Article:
Photographs, because of their immediacy—the quick click of the shutter, capturing a fleeting moment—are usually considered to be harbingers of an absolute truth. Yet, embedded within each picture is the more elaborate story behind it, the history and the experience conjured to capture an exact moment on film. And so, there are often two ways to read a photograph—the visceral one, the instant response to what is depicted; and the story behind the shot, of how the photographer got to this moment and what he or she has brought to it. Both are legitimate ways to “read” an image, complementing and expanding on each other, as well as broadening our knowledge in new ways.
Over the years, some photographs have become icons of a particular message, though implicated wrongly in a story line. The Steerage, by the innovative twentieth-century photographer Alfred Stieglitz, is among the most notorious of these. It is often interpreted as a stark examination of immigrants disembarking from the unsavory depths of steerage (as compared to the wealthier patrons seen overhead) to seek their fortune in the New World—thus, an image of hope. The photograph was, in fact, taken by Stieglitz as he was boarding a ship bound for Germany, and these immigrants are actually returning to their homelands, disenchanted with the life they found in the United States.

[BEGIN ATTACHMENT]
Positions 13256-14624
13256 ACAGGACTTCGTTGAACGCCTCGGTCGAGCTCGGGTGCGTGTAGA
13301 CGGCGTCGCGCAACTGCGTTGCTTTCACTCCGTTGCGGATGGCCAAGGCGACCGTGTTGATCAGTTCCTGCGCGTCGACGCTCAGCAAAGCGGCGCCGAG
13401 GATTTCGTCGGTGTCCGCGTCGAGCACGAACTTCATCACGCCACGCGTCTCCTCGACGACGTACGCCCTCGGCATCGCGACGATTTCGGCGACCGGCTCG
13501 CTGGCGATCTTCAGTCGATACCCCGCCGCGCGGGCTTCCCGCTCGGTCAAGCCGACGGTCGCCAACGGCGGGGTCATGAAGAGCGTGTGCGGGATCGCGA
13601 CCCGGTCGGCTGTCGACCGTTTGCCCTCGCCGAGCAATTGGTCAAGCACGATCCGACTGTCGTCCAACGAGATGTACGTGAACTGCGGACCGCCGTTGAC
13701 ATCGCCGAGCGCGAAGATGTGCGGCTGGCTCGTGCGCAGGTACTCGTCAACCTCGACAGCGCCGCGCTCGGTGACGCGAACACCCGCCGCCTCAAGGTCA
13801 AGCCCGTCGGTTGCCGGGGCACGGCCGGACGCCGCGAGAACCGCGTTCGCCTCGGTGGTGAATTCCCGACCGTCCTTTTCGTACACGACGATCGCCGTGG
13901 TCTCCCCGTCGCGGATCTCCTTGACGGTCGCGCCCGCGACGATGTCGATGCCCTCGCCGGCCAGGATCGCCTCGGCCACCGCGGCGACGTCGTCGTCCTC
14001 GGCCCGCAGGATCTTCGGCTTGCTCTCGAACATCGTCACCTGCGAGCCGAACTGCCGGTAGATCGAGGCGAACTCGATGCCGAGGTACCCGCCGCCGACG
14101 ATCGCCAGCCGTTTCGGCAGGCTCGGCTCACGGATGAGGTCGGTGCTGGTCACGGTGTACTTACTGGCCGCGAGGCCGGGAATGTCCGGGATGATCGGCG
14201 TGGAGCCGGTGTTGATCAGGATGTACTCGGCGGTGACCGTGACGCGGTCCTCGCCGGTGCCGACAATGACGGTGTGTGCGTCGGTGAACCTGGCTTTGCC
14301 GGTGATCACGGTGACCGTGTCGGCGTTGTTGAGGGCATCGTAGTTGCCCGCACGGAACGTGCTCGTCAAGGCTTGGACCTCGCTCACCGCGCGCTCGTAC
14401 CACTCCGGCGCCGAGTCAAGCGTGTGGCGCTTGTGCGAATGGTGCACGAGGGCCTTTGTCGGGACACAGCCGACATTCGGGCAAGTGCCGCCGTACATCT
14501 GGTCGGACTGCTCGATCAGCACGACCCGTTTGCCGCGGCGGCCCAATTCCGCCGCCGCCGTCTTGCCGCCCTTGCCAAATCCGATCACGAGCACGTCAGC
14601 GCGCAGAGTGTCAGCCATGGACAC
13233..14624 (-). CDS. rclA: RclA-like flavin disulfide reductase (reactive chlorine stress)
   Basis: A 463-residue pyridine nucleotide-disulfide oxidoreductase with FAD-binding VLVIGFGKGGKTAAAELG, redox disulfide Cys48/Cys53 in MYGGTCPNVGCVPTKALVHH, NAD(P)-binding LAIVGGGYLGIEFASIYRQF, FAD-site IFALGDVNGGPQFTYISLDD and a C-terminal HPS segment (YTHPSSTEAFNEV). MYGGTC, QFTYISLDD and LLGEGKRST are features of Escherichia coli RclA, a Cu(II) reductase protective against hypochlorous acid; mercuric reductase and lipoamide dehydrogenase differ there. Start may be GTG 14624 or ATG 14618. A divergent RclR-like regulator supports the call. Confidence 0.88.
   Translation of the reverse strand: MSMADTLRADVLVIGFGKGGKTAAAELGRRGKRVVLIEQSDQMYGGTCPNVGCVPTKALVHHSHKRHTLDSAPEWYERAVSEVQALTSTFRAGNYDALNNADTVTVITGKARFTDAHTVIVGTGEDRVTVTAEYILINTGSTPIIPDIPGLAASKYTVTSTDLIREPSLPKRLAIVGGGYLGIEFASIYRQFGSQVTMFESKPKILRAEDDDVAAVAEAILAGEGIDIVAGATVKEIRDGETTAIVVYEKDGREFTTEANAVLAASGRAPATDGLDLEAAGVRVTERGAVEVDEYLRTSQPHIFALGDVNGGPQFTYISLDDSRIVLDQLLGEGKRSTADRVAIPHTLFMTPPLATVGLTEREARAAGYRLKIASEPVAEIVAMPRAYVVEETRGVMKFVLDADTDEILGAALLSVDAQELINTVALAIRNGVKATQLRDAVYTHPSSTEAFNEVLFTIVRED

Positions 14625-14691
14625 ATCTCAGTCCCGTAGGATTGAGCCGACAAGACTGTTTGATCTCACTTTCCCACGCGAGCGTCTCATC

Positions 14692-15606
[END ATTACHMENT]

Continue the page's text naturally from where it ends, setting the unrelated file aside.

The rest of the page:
Similarly, Alexander Gardner’s devastating documentary scenes of the Civil War show desolate fields filled with fallen soldiers. Gardner, who was appalled by the destruction of the war, actually staged many of these images, frequently moving bodies to improve the composition of the scene. He also posed live men as dead in order to create the dramatic affect—effective as a gruesome depiction of the results of war but not necessarily “true” in every sense.
This exhibition examines a wide-ranging collection of photographs and their stories, all gifts or loans from alumni collections. Although a picture is worth a thousand words, the words, too, can magnify and alter the significance of the image, providing new ways of seeing. Museum collections are dependent on the gifts of works of art, and the photography collection at the Johnson Museum has been well served by its alumni. We are extremely grateful to Steven and Ann Ames; Sandra and David Berler; the late William Chapman; Gary Davis; the late Albert Dorskind; Ira, Gale, and Jennifer Drukier; Andy Grunberg and Merry Foresta; Diana Karnas and Abe Tomás Hughes II; Michael Jacobs; Tom and Diann Mann; Sherry and Joel Mallin; Ronay and Richard Menschel; Arthur and Marilyn Penn; Barbara and Eugene Polk; Alan Siegel; Don Weiss; and Joan and Clark Worswick for their help and generosity.
This exhibition was funded in part by a grant from the Cornell Council for the Arts.
Nancy E. Green
Senior Curator of Prints, Drawings, and Photographs